Scientists recently gained insights into how vitamin D functions to reduce inflammation caused by immune cells that might be relevant to the responses during severe COVID-19. In a study jointly published by Purdue University and the National Institutes of Health, scientists do just that.
Majid Kazemian, assistant professor in the departments of Computer Science and Biochemistry at Purdue University, was co-lead author of the highly collaborative study, along with Dr. Behdad Afzali, chief of the Immunoregulation Section of the National Institutes of Health’s National Institute of Diabetes and Digestive and Kidney Diseases.
“Our work demonstrates a mechanism by which vitamin D reduces inflammation caused by T cells. These are important cells of the immune system and implicated as part of the immune response to the infection causing COVID-19. Further research, especially clinical trials, and testing in patients, are necessary before this can be adopted as a treatment option.” Kazemian said. “We do not recommend the use of normal vitamin D off the shelf at the pharmacy. No one should be taking more than the recommended doses of vitamin D in an attempt to prevent or combat COVID infections.”
Previous studies have shown vitamin D’s ability to reduce the inflammation caused by T cells — inflamed cells in the lung characteristic of the most severe and dangerous cases of COVID-19. But as important as understanding that a drug works is understanding the how and the why. This is both to maximize benefit and minimize harm (such as preventing people from eating livestock dewormer or injecting household cleaners into their veins) as well as to pave the way for future treatments.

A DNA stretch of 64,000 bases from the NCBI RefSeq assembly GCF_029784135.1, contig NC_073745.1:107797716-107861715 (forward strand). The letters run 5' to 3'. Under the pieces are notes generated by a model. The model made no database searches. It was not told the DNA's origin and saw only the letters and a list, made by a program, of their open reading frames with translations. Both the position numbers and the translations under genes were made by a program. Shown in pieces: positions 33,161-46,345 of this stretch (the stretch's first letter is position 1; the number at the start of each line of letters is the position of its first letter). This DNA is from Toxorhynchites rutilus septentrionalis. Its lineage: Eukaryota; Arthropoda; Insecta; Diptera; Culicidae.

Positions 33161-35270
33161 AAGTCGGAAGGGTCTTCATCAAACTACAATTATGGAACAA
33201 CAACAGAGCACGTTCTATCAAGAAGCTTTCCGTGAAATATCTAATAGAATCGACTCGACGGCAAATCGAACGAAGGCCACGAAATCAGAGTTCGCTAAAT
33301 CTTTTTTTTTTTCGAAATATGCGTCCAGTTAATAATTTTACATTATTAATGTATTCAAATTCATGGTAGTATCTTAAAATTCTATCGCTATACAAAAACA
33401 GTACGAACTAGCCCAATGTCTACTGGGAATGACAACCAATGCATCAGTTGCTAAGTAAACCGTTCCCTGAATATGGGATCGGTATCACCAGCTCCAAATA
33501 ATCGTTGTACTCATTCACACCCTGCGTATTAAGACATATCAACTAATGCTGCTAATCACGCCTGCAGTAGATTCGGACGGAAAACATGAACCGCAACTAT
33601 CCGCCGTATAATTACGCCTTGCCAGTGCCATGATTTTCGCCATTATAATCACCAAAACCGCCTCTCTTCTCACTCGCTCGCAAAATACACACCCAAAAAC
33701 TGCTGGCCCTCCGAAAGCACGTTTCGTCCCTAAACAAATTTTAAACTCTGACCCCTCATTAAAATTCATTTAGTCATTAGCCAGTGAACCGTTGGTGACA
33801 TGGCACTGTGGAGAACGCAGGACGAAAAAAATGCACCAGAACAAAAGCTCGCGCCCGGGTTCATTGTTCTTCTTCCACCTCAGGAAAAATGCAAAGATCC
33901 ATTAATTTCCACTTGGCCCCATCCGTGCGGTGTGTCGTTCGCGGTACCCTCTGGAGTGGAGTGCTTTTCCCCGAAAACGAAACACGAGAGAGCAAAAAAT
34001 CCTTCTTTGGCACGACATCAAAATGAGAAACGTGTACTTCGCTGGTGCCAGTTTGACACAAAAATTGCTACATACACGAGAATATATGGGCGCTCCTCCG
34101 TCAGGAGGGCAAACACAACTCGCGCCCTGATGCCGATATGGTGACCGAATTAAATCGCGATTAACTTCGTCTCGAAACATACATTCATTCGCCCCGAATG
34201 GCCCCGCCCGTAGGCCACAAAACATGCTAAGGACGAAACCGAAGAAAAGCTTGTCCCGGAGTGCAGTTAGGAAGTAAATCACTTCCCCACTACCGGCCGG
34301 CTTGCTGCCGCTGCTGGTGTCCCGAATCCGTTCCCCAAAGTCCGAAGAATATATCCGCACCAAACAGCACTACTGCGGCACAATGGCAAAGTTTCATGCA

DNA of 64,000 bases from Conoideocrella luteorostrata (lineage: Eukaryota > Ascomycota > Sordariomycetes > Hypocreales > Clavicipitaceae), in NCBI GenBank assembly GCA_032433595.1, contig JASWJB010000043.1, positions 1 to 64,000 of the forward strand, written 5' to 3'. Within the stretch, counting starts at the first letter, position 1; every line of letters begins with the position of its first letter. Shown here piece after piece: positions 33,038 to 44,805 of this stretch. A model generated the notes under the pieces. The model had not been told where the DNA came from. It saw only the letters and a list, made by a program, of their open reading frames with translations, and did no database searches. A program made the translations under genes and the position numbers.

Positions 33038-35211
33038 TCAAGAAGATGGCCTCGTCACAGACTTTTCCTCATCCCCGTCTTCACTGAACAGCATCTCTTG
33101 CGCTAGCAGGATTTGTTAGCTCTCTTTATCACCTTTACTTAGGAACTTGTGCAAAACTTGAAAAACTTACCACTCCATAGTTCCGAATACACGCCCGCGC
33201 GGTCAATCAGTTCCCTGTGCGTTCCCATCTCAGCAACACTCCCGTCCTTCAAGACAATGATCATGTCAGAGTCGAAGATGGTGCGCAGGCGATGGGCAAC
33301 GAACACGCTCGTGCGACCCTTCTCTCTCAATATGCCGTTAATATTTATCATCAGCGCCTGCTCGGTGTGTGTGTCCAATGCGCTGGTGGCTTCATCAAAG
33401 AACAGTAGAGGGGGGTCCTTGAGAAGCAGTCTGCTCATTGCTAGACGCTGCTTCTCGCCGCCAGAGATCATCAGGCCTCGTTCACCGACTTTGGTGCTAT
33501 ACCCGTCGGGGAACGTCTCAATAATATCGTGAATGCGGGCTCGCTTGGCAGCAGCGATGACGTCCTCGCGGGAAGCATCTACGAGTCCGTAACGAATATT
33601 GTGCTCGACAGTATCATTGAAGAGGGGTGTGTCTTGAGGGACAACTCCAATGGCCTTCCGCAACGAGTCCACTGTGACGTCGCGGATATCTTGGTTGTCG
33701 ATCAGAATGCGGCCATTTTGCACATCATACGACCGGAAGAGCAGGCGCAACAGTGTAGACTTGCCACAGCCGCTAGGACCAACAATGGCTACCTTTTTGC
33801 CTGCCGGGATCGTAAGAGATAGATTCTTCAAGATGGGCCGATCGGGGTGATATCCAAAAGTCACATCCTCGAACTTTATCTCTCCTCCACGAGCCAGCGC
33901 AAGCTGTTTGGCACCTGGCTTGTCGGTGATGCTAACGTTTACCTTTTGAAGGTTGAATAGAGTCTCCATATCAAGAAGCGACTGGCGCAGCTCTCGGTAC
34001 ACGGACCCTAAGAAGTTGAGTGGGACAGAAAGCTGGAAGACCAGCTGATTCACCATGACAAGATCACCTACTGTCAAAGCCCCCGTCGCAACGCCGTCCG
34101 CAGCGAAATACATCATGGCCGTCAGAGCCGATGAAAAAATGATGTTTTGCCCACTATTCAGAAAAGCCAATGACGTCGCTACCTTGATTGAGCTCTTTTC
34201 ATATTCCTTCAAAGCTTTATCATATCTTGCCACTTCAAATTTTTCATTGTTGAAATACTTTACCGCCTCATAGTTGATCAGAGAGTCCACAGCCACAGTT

If scientists understand how vitamin D works to combat inflammation, they understand more about how both the drug and related diseases work, paving the way for new, even more effective drugs.
Kazemian and his team began by studying how viruses affect lung cells in a previous study. Finding that viruses can trigger a biochemical pathway, known as the immune complement system, the researchers started looking for ways to disrupt that pathway and ameliorate the subsequent inflammation.
The team studied and analyzed individual lung cells from eight people with COVID — something only possible because of Kazemian’s experience with gene sequencing and data mining. They found that in the lung cells of people with COVID, part of the immune response was going into overdrive, exacerbating lung inflammation.
“In normal infections, Th1 cells, a subset of T cells, go through a pro-inflammatory phase,” Kazemian said. “The pro-inflammatory phase clears the infection, and then the system shuts down and goes to anti-inflammatory phase. Vitamin D helps to speed up this transition from pro-inflammatory to the anti-inflammatory phase of the T cells. We don’t know definitively, but theorize the vitamin could potentially help patients with severe inflammation caused by Th1 cells.”
In patients with COVID-19, the pro-inflammatory phase of the Th1 cells seems not switched off, possibly because the patients didn’t have enough vitamin D in their system or because something about the cell’s response to vitamin D was abnormal. In that case, the researchers posit, adding vitamin D to existing treatments in the form of a prescribed highly concentrated intravenous metabolite may further help people recovery from COVID infections, though they have not tested this theory.
“We found that vitamin D – a specialized form of it, not the form you can get at the drugstore — has the potential to reduce inflammation in the test tube, and we figured out how and why it does that,” Kazemian said. However, it’s important to understand that we did not carry out a clinical study, and the results of our experiments in the test tube need to be tested in clinical trials in actual patients.”